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Reducing drug–herb interaction risk with a computerized reminder system

Authors Lin S, Tsai C, Tu C, Hsieh C

Received 25 November 2014

Accepted for publication 21 December 2014

Published 16 February 2015 Volume 2015:11 Pages 247—253


Checked for plagiarism Yes

Review by Single anonymous peer review

Peer reviewer comments 2

Editor who approved publication: Professor Garry Walsh

Sheng-Shing Lin,1,2 Chiu-Lin Tsai,3 Ching-Yeh Tu,3 Ching-Liang Hsieh2,4,5

1Graduate Institute of Chinese Medicine, College of Chinese Medicine, China Medical University, 2Department of Chinese Medicine, China Medical University Hospital, 3Division of Chinese Medicine, Department of Pharmacy, China Medical University Hospital, 4Graduate Institute of Integrated Medicine, College of Chinese Medicine, China Medical University, 5Research Center for Chinese Medicine and Acupuncture, China Medical University, Taichung, Taiwan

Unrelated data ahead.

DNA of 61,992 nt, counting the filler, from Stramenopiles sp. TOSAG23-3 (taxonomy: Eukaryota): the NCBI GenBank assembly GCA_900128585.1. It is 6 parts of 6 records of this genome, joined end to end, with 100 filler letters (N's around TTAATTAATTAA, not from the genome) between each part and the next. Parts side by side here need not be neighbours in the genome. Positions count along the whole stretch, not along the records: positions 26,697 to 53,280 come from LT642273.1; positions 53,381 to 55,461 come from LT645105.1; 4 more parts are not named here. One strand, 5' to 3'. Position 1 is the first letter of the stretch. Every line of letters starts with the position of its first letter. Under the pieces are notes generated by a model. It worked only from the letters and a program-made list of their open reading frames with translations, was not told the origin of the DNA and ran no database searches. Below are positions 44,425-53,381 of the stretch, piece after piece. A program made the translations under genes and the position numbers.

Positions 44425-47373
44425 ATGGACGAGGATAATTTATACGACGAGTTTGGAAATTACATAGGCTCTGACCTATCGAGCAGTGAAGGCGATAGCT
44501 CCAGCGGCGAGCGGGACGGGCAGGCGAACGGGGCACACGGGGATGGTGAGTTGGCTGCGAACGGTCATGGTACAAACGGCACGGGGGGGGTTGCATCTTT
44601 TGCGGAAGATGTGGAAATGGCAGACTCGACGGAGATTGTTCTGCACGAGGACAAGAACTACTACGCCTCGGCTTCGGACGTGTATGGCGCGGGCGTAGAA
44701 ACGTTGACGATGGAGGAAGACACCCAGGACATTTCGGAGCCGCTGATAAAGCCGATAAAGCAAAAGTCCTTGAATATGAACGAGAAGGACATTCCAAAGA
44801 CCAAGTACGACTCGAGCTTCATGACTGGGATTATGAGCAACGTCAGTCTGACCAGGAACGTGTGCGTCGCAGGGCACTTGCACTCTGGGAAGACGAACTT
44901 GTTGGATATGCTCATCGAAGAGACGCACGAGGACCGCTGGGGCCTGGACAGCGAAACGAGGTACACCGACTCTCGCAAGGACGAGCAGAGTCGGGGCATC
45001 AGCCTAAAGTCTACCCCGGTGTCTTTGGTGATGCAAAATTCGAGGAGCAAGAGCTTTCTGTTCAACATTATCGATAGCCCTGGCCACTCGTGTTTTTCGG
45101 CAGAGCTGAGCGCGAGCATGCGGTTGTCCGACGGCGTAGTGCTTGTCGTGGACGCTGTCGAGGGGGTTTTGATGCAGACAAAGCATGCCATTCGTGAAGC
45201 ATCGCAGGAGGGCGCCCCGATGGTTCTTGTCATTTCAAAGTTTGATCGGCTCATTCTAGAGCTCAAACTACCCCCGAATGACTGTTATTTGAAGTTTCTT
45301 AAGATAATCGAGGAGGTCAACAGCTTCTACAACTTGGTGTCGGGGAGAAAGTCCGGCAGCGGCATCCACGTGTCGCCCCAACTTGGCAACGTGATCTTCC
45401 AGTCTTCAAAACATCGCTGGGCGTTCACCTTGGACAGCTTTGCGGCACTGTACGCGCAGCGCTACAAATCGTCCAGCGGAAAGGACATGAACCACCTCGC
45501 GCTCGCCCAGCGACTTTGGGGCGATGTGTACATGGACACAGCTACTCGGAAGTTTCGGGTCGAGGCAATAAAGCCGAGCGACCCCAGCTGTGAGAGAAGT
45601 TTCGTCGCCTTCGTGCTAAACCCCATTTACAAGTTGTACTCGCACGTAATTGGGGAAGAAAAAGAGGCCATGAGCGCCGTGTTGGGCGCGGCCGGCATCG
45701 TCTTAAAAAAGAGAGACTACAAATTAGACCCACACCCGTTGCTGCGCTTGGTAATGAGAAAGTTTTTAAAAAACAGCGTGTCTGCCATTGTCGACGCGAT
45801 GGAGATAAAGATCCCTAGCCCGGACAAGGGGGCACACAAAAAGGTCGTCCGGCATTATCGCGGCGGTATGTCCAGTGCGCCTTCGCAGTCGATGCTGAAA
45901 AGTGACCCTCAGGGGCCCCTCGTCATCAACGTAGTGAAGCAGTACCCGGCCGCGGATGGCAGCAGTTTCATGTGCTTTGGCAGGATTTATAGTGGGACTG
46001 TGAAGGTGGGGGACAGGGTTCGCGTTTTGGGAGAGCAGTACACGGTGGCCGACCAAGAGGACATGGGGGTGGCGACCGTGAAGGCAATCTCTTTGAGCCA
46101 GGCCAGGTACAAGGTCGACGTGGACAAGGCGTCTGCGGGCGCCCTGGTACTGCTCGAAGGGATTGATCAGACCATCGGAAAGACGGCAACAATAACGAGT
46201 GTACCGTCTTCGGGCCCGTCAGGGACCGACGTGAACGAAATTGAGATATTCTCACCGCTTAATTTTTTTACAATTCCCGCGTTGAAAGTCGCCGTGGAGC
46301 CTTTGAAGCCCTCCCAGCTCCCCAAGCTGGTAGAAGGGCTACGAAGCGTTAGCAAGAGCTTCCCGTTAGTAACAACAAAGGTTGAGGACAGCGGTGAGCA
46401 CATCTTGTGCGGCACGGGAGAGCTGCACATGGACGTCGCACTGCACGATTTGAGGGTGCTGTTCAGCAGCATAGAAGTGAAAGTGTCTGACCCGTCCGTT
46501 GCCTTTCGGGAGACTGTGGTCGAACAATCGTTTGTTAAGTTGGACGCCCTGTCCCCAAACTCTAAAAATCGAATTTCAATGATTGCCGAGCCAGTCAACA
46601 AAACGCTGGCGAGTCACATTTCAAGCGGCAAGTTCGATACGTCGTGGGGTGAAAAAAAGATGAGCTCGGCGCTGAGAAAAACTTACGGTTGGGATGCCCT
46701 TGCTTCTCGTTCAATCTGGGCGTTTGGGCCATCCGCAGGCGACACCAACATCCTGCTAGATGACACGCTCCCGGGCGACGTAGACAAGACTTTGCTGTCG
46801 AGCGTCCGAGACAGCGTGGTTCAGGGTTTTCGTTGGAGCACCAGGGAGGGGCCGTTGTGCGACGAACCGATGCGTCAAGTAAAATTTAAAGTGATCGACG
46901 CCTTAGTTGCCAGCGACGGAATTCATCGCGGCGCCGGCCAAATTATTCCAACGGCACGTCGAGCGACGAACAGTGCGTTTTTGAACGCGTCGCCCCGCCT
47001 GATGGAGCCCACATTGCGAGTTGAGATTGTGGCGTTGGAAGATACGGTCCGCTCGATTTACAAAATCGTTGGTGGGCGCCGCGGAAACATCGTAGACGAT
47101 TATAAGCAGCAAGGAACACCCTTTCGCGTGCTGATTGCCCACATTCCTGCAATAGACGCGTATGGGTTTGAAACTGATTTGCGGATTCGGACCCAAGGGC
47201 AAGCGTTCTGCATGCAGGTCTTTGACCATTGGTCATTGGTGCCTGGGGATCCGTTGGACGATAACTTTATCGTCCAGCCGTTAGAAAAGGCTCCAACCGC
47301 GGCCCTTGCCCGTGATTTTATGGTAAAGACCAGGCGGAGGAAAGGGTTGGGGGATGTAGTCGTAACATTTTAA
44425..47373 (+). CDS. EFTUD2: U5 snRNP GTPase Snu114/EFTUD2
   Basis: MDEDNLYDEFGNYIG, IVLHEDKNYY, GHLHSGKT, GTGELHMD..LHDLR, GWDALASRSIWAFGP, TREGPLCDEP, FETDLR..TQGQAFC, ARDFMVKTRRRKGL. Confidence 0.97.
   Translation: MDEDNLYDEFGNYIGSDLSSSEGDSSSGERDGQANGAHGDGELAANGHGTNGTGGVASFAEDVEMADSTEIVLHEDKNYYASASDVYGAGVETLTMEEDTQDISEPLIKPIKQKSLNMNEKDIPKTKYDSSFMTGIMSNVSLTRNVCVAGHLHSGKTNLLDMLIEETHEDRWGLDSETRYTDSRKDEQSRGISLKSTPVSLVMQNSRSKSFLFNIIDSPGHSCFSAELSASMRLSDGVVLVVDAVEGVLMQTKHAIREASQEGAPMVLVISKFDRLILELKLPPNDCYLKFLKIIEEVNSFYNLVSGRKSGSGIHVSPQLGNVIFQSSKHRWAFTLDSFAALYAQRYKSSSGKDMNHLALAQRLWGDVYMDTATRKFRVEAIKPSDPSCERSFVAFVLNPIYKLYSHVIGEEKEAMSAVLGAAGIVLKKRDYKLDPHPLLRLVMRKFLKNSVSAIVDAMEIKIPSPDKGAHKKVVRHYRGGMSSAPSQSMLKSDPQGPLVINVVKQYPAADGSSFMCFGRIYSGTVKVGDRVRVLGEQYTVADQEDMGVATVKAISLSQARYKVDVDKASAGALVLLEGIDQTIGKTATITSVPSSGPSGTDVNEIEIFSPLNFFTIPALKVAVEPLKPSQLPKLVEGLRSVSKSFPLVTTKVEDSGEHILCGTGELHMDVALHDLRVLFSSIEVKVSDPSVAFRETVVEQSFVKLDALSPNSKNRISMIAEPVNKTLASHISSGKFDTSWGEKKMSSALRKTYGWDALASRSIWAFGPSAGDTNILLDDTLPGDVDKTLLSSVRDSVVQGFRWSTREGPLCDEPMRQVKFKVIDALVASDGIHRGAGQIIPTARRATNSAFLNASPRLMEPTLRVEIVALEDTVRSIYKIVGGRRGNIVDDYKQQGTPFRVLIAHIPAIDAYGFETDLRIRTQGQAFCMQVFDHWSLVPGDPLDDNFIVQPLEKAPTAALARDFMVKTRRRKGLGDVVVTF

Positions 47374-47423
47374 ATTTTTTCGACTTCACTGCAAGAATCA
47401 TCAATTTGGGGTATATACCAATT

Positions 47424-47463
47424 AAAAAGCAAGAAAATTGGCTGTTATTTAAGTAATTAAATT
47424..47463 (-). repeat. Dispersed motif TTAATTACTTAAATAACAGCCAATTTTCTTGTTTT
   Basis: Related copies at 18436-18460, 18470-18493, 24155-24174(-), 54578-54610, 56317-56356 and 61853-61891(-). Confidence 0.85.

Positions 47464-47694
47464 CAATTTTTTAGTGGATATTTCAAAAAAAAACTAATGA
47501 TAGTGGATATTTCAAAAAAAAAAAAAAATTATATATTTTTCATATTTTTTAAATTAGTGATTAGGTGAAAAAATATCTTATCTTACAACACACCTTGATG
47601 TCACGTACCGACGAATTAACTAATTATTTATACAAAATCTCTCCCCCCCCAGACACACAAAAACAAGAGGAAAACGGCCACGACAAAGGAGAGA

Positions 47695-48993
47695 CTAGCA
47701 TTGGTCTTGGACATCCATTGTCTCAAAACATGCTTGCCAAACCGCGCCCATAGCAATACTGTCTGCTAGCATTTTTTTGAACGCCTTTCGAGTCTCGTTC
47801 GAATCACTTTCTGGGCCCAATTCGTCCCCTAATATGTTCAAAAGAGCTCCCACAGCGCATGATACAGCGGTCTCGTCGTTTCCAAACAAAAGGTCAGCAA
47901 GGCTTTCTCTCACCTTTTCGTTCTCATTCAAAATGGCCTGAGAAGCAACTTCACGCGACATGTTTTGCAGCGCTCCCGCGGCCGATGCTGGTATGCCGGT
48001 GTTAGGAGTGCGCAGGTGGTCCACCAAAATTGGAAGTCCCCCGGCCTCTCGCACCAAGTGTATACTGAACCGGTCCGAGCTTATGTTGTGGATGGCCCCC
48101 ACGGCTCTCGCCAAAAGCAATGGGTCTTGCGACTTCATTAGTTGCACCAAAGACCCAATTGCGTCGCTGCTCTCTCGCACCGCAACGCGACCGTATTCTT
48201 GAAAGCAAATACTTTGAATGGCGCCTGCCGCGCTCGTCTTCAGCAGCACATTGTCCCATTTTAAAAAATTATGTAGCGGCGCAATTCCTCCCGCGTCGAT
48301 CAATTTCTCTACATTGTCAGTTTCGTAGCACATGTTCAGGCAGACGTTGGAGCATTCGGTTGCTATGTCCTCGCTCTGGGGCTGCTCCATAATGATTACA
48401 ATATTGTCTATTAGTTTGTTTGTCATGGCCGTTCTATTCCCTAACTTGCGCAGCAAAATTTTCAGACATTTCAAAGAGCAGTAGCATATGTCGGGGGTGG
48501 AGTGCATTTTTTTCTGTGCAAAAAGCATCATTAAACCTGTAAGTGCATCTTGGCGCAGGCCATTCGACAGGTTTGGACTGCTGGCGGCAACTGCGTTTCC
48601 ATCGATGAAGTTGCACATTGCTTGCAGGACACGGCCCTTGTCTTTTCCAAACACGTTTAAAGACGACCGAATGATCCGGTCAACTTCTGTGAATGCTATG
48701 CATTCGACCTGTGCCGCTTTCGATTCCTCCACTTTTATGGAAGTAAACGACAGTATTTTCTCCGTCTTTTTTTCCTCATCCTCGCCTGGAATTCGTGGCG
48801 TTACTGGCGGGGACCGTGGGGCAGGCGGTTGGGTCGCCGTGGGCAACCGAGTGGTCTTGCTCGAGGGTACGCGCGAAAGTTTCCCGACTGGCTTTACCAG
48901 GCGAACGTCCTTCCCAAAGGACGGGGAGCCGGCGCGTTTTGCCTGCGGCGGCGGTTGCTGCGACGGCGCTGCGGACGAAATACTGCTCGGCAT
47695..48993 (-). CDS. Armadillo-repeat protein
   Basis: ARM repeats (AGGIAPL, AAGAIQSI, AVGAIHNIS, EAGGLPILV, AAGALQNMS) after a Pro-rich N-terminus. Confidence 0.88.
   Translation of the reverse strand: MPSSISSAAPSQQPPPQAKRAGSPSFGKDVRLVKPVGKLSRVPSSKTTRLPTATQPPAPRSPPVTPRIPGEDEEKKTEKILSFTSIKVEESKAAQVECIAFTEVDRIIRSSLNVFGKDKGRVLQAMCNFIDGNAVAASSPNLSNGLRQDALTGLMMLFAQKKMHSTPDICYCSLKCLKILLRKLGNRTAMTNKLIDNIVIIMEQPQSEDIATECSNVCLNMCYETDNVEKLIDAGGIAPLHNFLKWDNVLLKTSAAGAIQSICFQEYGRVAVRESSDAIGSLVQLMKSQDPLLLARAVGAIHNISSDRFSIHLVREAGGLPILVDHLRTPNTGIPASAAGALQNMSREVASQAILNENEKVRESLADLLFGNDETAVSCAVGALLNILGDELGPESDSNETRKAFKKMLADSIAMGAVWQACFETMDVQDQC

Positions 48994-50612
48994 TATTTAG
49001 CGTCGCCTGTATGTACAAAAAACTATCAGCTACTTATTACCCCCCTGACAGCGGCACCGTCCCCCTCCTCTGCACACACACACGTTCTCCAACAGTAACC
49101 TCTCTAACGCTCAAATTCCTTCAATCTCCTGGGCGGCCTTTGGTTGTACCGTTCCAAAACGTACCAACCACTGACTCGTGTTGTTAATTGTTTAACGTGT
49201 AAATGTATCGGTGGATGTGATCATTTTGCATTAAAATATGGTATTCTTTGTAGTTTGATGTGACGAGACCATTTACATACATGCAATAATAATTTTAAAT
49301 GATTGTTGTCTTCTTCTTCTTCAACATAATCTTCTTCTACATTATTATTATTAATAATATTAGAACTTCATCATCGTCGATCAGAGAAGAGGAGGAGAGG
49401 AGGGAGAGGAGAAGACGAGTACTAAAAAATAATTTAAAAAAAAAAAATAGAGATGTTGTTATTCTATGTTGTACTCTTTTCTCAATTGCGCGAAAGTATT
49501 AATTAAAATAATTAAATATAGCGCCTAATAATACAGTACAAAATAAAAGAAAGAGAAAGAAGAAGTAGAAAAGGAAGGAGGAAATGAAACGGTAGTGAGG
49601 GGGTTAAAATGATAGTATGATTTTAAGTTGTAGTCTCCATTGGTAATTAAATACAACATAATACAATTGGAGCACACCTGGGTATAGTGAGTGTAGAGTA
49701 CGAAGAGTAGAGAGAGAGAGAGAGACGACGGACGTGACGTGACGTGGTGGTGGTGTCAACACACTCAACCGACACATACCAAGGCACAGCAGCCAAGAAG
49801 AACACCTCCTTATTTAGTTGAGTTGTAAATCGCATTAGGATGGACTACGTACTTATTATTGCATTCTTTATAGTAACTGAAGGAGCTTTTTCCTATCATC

Background: Traditional Chinese medicine (TCM) and Western medicine are both popular in Taiwan. Approximately 14.1% of Taiwanese residents use Western drugs and Chinese herbs concurrently; therefore, drug–herb interaction is critical to patient safety. This paper presents a new procedure for reducing the risk of drug interactions.
Methods: Hospital computer systems are modified to ensure that drug–herb interactions are automatically detected when a TCM practitioner is writing a prescription. A pop-up reminder appears, warning of interactions, and the practitioner may adjust doses, delete herbs, or leave the prescription unchanged. A pharmacist will receive interaction information through the system and provide health education to the patient.
Results: During the 2011–2013 study period, 256 patients received 891 herbal prescriptions with potential drug–herb interactions. Three of the 50 patients who concurrently used ginseng and antidiabetic drugs manifested hypoglycemia (fasting blood sugar level ≤70 mg/dL).
Conclusion: Drug–herb interactions can cause adverse reactions. A computerized reminder system can enable TCM practitioners to reduce the risk of drug–herb interactions. In addition, health education for patients is crucial in avoiding adverse reaction by the interactions.

Keywords: Traditional Chinese medicine, Western medicine, adverse reaction

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